Georgia Joins Lawsuit Against Healthcare Overhaul

Wednesday, 14 Apr 2010 07:40 AM

 

Share:
  Comment  |
   Contact Us  |
  Print  
|  A   A  
  Copy Shortlink
MIAMI – Georgia is joining a Florida-led group of states in a lawsuit challenging President Barack Obama's overhaul of the U.S. healthcare system, Florida's attorney general said on Tuesday.

Bill McCollum, who is seeking the Republican nomination to run for Florida governor, said a total of six U.S. states have committed to join the original 13 that filed the lawsuit on March 23.

The suit was filed in U.S. District Court for the Northern District of Florida. It claims the reform of the $2.5 trillion U.S. healthcare system, pushed through by congressional Democrats after months of bitter partisan fighting, violates state government rights in the U.S. Constitution and will force massive new spending on hard-pressed states.

Legal scholars think the suit is likely to end up in the hands of the Supreme Court, but many agree that the supremacy clause of the Constitution, which puts the powers of the U.S. government above those of the states, will prevail.

"We welcome Georgia to our efforts to protect the constitutional rights of our citizens as well as the sovereignty of our states," McCollum said.

"The federal government cannot mandate that all citizens buy qualifying health care coverage or be forced to pay a tax penalty — this is unconstitutional," he said.

"We will aggressively pursue this lawsuit to the U.S. Supreme Court if necessary to prevent this unprecedented expansion of federal powers, impact upon state sovereignty, and encroachment on our freedom," McCollum said.

McCollum said on May 7 that Indiana, North Dakota, Mississippi, Nevada, and Arizona had joined in the lawsuit.

South Carolina, Nebraska, Texas, Utah, Louisiana, Alabama, Colorado, Michigan, Pennsylvania, Washington, Idaho, and South Dakota had joined the legal challenge previously.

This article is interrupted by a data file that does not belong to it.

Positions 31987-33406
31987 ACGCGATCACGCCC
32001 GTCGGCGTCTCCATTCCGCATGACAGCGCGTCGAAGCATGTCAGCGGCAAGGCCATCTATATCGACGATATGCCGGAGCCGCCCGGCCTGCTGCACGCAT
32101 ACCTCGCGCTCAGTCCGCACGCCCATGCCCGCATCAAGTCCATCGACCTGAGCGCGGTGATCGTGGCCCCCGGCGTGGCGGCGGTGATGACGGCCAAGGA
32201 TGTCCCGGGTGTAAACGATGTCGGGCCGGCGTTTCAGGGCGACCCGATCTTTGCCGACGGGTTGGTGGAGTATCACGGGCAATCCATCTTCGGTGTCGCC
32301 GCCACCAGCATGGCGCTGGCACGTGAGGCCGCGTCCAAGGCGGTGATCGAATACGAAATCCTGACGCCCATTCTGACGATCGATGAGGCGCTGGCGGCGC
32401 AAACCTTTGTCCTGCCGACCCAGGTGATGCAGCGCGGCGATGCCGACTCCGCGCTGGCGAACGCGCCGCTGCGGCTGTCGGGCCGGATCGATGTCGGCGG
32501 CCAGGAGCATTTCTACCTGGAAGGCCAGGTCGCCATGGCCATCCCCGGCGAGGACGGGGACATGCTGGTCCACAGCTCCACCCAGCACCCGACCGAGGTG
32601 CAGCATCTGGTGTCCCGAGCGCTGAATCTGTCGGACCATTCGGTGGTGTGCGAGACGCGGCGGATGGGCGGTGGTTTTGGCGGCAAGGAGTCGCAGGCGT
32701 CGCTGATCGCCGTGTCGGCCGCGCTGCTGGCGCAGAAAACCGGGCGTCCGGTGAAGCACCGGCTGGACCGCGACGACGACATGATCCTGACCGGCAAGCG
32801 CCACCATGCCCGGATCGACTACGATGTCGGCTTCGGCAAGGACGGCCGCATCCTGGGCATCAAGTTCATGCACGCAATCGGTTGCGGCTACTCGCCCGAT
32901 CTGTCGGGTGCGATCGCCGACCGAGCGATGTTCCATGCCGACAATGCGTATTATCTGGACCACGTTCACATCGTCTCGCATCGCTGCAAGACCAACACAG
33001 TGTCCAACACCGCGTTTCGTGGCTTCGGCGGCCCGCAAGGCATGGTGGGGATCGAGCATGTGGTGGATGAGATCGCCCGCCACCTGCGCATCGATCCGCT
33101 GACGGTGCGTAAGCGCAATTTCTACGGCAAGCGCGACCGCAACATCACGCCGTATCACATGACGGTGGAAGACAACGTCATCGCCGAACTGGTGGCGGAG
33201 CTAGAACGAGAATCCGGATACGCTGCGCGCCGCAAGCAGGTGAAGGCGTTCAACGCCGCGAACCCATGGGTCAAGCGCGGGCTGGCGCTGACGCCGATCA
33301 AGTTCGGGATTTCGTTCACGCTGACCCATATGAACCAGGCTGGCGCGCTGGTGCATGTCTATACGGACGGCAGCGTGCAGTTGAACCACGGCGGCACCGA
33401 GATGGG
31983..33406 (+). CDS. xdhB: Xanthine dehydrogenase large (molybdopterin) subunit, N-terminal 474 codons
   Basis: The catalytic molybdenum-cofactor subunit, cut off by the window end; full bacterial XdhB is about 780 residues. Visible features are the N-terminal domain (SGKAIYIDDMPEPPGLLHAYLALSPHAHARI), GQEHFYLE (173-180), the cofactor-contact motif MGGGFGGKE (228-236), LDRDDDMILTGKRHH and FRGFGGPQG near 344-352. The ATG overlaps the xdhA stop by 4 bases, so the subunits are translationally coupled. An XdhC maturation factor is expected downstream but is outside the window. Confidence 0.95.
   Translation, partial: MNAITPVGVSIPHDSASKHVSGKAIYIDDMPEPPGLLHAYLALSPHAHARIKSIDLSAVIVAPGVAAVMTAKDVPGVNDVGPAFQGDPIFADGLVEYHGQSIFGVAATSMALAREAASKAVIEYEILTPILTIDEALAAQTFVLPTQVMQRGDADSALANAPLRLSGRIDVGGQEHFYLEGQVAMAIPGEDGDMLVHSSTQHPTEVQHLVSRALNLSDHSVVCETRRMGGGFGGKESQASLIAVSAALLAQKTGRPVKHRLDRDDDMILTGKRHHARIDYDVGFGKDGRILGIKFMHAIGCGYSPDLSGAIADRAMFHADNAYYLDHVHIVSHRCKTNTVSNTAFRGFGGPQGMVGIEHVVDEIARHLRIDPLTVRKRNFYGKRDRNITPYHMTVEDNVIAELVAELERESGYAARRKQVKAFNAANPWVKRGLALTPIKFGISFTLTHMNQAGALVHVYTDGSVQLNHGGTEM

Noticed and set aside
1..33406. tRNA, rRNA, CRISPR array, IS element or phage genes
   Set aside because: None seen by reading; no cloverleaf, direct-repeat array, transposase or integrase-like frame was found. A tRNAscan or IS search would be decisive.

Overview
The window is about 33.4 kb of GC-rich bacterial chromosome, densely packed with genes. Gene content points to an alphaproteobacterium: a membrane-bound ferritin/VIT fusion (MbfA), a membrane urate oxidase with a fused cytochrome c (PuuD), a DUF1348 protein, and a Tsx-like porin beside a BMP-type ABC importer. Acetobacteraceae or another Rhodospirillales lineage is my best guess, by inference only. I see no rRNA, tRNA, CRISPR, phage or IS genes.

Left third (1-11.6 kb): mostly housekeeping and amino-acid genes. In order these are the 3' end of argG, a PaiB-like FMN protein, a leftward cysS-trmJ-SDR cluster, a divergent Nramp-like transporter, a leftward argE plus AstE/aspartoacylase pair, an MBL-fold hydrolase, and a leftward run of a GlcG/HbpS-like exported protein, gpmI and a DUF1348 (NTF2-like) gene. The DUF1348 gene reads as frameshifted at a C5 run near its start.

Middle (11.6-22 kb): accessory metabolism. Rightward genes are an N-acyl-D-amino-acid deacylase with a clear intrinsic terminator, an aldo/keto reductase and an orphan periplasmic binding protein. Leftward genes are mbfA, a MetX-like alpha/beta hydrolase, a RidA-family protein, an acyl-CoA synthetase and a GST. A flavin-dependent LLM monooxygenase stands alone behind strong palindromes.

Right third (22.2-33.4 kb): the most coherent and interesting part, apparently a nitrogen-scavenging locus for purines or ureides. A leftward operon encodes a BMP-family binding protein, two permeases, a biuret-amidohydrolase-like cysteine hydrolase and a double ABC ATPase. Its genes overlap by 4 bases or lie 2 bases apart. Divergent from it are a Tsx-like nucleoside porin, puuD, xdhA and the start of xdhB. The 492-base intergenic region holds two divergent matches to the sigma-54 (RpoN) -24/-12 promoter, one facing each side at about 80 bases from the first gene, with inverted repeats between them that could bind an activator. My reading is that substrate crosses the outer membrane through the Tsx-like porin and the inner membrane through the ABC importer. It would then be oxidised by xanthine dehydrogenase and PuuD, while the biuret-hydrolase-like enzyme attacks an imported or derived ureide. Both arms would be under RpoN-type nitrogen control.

All of these states' attorneys general are Republicans, except for Louisiana and Georgia, where they are Democrats.

Another state, Virginia, has filed a separate suit, arguing the new law's requirements that most Americans buy health insurance clash with a state law that exempts Virginians from federal fines to be imposed for not owning health insurance.

The Justice Department, responsible for defending U.S. law in court, has said in response to the March 23 filing that it will fight any challenges to the new healthcare law, which it insists is constitutional. The White House also has said it believes the suits will fail.

McCollum has said the healthcare reforms would add $1.6 billion to Florida's spending on the Medicaid health program for the poor.

© 2014 Thomson/Reuters. All rights reserved.

Share:
  Comment  |
   Contact Us  |
  Print  
  Copy Shortlink
Around the Web
Join the Newsmax Community
>> Register to share your comments with the community.
>> Login if you are already a member.
blog comments powered by Disqus
 
Email:
Retype Email:
Country
Zip Code:
 
Hot Topics
Follow Newsmax
Like us
on Facebook
Follow us
on Twitter
Add us
on Google Plus
Around the Web
You May Also Like

Ohio Couple Married 70 Years Die 15 Hours Apart

Saturday, 19 Apr 2014 11:05 AM

An Ohio couple who held hands at breakfast every morning even after 70 years of marriage have died 15 hours apart.Helen  . . .

Armed Militia Still Guarding Nevada Rancher Bundy

Saturday, 19 Apr 2014 10:42 AM

A week after a tense standoff between gun-toting states' rights advocates and federal Bureau of Land Management police,  . . .

Landslide Splits Home in Wyoming

Saturday, 19 Apr 2014 08:23 AM

A sudden lurch in a creeping landslide in the northwest Wyoming resort town of Jackson split a house in two and forced w . . .

Newsmax, Moneynews, and Independent. American. are registered trademarks of Newsmax Media, Inc. Newsmax TV, NewsmaxWorld, NewsmaxHealth, are trademarks of Newsmax Media, Inc.

 
NEWSMAX.COM
America's News Page
©  Newsmax Media, Inc.
All Rights Reserved